The majority of people do not typically announce that they feel pain when experiencing this sleep disorder.

They will possibly recount it as painful in the beginning, yet when it the pain is released it is nothing more than a very loud noise.

Nevertheless, the other symptoms and the unexpected noise can cause concern for many. So it is not too far out there that a person would wake up feeling terrified or unsettled by the event that just occured.

3) Very Fast Heart Rate and Breathing Issues

Some individuals have accounted that they have woke up with very fast or abnormal heart rate. In addition, they have also reported that it can be difficult to breathe properly.

Heart rate diagram.

4) Observing Light That Is Not There

This sleep disorder is occassionally accompanied with the perception of a bright flashing light. As the same with hearing unexpected noises. The light that you see is not caused by an external source.

5) Present With Sleep Paralysis

Some individuals can potentially experience sleep paralysis with the sleep disorder ocassionally having the form of an “out of body experience”. The fact is some researchers have discovered that exploding head syndrome is more frequent in those who possess sleep paralysis.

During 1989, a researcher by the name of J.M Pearce coordinated a comprehensive study of 50 people who had exploding head syndrome. Pearce examined that the various types of symptoms that the people had experienced. You can learn more about Pearce’s study in this article.

Causes Of Exploding Head Syndrome

The causes of this sleep disorder are still not fully grasped. However, there are a few theories that are suggested that can help explain the causes:

  1. Diminished calcium signalling.
  2. Associated with uneasiness, tension, or terror.
  3. Unanticipated movements in the portions of the inner ear such as the tensor tympani (the muscle affiliated with minimizing noise, for example the sound that is made when you chew your food) and the tympanum (this is the name for the ear drum).
  4. Other neurlogical disorders such as small seizures that are located in the temporal lobe portion of the brain.

Scary cat hiding in a dark background.

In the study, the researcher Pearce presumed that it would be more desirable to classify exploding head syndrome alongside other biological mechanisms that happen when a person goes to sleep. An example is hypnic jerks.

During 2010, two researchers by the names of Plazzi and Thorpi wrote that they presume exploding head syndrome is a variation of hypnic jerks. The researchers announced that:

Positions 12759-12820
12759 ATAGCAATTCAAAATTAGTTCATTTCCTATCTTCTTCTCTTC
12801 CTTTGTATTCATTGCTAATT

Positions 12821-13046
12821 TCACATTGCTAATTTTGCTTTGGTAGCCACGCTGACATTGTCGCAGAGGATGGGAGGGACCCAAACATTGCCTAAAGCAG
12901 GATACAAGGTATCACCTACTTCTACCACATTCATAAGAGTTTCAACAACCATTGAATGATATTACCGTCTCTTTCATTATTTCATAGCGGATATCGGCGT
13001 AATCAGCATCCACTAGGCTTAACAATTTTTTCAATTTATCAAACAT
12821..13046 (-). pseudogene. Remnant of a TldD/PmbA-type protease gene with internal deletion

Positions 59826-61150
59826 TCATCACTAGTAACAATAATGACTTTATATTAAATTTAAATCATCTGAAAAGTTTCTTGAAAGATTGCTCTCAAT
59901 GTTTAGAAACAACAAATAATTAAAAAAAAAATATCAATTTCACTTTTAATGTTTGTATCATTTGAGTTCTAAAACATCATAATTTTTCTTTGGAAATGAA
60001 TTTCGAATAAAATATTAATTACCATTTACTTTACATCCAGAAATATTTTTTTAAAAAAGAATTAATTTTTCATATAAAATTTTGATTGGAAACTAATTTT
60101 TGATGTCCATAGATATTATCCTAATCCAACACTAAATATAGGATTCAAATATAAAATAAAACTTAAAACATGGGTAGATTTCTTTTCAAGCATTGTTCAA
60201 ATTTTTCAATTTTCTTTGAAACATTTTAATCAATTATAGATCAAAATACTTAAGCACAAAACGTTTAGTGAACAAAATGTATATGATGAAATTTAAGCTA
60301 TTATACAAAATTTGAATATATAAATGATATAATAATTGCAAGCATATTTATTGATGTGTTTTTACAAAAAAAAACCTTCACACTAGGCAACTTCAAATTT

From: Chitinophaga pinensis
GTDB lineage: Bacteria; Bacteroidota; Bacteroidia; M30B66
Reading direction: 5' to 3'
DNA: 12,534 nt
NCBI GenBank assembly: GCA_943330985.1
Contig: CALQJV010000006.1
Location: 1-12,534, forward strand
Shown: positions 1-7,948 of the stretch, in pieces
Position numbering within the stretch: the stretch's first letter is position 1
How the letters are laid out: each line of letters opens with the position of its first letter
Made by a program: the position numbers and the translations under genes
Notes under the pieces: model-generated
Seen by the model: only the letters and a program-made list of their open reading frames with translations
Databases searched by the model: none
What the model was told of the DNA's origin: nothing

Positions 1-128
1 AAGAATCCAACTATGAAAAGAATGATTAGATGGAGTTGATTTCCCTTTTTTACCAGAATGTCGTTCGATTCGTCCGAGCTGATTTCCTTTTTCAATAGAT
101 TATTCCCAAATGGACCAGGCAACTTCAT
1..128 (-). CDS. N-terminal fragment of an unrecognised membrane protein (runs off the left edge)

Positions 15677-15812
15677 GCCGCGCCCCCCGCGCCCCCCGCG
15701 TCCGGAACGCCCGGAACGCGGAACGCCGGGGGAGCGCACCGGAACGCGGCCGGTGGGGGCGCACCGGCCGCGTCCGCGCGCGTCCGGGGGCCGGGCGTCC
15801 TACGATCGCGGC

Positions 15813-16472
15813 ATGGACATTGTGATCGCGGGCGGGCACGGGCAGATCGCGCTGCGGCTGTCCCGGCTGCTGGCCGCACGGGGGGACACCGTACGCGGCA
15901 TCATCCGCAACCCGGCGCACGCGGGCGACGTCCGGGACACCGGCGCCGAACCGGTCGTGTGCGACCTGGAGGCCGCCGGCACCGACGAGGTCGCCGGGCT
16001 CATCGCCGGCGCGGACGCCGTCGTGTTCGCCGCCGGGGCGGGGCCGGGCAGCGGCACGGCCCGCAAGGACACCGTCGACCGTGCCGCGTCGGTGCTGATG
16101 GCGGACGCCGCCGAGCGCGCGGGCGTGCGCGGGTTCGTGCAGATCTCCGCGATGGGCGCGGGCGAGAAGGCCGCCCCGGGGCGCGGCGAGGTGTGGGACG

“The EHS is a benign, usually self-limited, condition that is likely a sensory variant of the hypnic jerk. No testing or medications are necessary when the history is typical.

Education and reassurance are the cornerstones of therapy. If the symptoms occur multiple times a night and cause insomnia, a hypnotic may be useful.”

Treatment Options

The treatment options for exploding head syndrome are numbered because the sleep disorder is currently viewed as physically innocuous.

Being aware of what is happening and know that you are not the only person who has this sleep disorder will help you out greatly.

With that thought in mind, this will encourage you enough to manage the sleep disorder at a later time in the future.

Nonetheless, if you feel concerned these treatment options are ones that you should consider:

1) Do not be concerned about going to sleep

It is imperative that you do not feel worried about going to sleep at night. Try your best to not feel concerned about whether something negative happening to you or the possibility that you will experience another episode of exploding head syndrome.

2) Minimize anxiety and stress

Anxiety and stress can raise the strength and frequency of certain sleep disorders. If you either endure anxiety or experience a lot of tension in the evening. The best thing to do is to discover methods to manage the issue at hand.

To help you feel calmer and more relaxed at night, I recommend that you read this article about relaxation techniques.

Person relaxing in a hammock near a mountain range.

3) Apply excellent sleep habits into your daily routine

Not getting a sufficient amount of sleep, excessive tiredness, and a number of other lifestyle decisions can escalate the chances of disrupted sleep. I recommened that you follow a consistent sleep schedule and apply these excellent sleep habits.

4) Medication Options

Unfortunately, there are no medications that will outright cure exploding head syndrome.